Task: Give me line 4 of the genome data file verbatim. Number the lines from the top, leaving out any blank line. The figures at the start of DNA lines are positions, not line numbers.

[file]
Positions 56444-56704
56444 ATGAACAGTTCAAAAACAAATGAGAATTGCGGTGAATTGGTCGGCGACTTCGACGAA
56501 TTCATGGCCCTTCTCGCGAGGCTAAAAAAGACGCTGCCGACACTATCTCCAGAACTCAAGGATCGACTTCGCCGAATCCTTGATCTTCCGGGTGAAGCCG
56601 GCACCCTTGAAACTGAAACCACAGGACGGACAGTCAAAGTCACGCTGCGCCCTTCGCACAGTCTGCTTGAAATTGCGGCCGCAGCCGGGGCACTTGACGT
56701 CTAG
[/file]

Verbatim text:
56601 GCACCCTTGAAACTGAAACCACAGGACGGACAGTCAAAGTCACGCTGCGCCCTTCGCACAGTCTGCTTGAAATTGCGGCCGCAGCCGGGGCACTTGACGT